The $220 billion-dollar cryptocurrency market could be subject to the biggest heist in history. Worse, it’s already under way.
That’s the thinking of cryptocurrency security expert Kara Coppa, who sees holes in cryptocurrency wallets as a massive vulnerability already being exploited by hackers and thieves. BlockTelegraph caught up with Coppa to find out the latest on how to protect your wallet.
1. You have your own fun background in tech. Share that.
I like to solve hard problems. Hard and complicated problems must have a complex and complicated solution. Same order of magnitude is required.
For fun, I started looking at the security problems with cryptocurrencies, exchanges, wallets and Blockchains — both public and private.
I’m happy to say that after four years, I identified the security problems and the pain points of the crypto economy. I came up with over 18 novel ideas for which I filled for patent protection and I started building the next generation of ultra-secure Blockchain, exchange, wallet and token.
At BLΔKFX we are solving the cryptocurrency crisis with patent-pending cryptographic technologies and differentiates itself from the competition with five layers of encryption, including two layers that provide quantum computing attack immunity. Making advancements in blockchain and the crypto-currency space, BLΔKFX has developed a comprehensive secure ecosystem that offers pioneering levels of crypto-asset security to support the $220 billion cryptocurrency market. Our secure software helps strategic partners launch crypto coins by reducing operational and liquidity costs and build trust with superior security, while providing faster transaction speeds and liquidity.
2. What makes security concerns in Blockchain so unique?
This is a great question. It’s mostly because most of the people don’t know how Blockchain technology works or even what Blockchain is and that there are different types of Blockchain, with many implementations.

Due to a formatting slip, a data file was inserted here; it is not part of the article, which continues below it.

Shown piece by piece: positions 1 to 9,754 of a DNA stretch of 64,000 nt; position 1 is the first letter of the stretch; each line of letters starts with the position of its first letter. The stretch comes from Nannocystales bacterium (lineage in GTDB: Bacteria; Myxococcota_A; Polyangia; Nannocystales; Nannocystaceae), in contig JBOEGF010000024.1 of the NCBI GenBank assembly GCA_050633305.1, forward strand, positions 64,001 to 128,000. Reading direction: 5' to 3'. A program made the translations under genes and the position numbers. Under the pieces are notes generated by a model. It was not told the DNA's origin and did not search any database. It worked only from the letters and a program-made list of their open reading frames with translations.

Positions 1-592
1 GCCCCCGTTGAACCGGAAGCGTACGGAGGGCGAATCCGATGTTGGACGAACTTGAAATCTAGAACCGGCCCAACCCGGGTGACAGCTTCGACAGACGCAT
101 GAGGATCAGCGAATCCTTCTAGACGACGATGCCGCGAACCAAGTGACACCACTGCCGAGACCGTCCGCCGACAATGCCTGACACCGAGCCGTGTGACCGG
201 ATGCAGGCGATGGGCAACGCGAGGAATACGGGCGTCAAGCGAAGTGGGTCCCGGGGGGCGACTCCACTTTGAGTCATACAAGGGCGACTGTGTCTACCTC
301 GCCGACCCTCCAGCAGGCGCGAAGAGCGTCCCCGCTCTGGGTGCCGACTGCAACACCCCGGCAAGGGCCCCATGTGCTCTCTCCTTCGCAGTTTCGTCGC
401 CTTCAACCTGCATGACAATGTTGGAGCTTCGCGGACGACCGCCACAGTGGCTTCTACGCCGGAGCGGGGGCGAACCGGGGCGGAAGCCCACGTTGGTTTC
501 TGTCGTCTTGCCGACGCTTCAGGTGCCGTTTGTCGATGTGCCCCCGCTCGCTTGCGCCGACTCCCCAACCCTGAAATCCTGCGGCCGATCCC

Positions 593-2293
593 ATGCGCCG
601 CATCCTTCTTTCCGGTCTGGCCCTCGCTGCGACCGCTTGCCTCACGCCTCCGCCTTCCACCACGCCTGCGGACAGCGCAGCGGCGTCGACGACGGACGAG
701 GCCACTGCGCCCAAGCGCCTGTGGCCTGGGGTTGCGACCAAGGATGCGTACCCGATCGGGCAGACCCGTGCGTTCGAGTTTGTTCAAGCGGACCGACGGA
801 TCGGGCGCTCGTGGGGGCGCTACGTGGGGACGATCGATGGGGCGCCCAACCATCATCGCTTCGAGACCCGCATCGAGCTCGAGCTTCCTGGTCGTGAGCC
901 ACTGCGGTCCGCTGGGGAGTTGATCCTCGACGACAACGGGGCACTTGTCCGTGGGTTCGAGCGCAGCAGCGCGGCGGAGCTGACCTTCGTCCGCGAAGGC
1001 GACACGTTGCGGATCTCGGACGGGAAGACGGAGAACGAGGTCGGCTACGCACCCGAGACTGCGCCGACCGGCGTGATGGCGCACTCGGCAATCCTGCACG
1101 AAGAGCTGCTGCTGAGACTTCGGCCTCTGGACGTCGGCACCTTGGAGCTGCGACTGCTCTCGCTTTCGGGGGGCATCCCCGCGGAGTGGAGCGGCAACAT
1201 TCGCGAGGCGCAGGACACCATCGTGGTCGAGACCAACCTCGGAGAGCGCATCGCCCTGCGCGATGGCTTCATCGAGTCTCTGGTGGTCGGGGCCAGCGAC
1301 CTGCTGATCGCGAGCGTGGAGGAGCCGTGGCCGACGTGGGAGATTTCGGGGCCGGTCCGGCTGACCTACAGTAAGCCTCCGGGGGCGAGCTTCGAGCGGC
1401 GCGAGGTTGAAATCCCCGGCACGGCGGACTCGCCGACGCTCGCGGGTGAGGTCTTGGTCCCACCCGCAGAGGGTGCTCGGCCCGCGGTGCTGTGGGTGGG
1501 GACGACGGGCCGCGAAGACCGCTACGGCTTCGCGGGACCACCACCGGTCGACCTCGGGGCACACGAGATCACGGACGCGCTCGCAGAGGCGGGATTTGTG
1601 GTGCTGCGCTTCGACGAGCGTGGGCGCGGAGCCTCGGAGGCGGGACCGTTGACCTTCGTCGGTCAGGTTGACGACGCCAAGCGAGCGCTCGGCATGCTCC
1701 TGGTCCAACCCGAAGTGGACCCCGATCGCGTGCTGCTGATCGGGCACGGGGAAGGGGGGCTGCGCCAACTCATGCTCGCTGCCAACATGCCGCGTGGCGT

But the fact that people think the data of transactions is safe in a Blockchain is actually the biggest threat to the adoption of this technology. The reality is that the data is not safe inside Blockchain and many people can actually read it and manipulate it under certain conditions.
3. What conventional wisdoms about cryptocurrency security are wrong?
It’s the encryption. People thing that the crypto currency is encrypted when in fact is not. Digital signatures are used for non-repudiation of transactions and hashes are used for integrity check but encryption for confidentiality, is not used. The content of transactions, amounts, wallet addresses, etc are all public for everyone to read. People would never allow that with their FIAT bank accounts.
Another idea that is wrong is that crypto currency exchange are purely peer to peer, server less and it’s controlled by the people. While there is a large component that us distributed, every crypto currency runs on top of s Blockchain that is installed on a network that pretty much controls most of the operations. In case of crypto currencies that require mining, the people (miners) that use their own computing power to participate in the mining and hashing generation process are the ones that compete for the right to write the transaction on the next block and earn crypto rewards in the process.
But even here, if people collude with each other and they exceed 51% of the hashing generation power of that Blockchain, they can actually hijack transactions, double spend cryptos , reorder transaction or even denying them. In other words a bunch of people or nation state with enough computing power could potentially hijack every transaction to their own benefit
Another myth about cryptocurrencies is the fact that smart contracts are safe. Far from that. Recent attacks have successfully replaced the original transaction wallet addresses with their own, or changed the outcome of a contract.
Most exchanges are not secure and 99% of wallets are not safe either. In fact the biggest money theft in human history has come from exchanges being hacked as well as from wallets being compromised either by bring restored on to another devices/computers or from compromising of user credentials and/or the factor SMS authentication.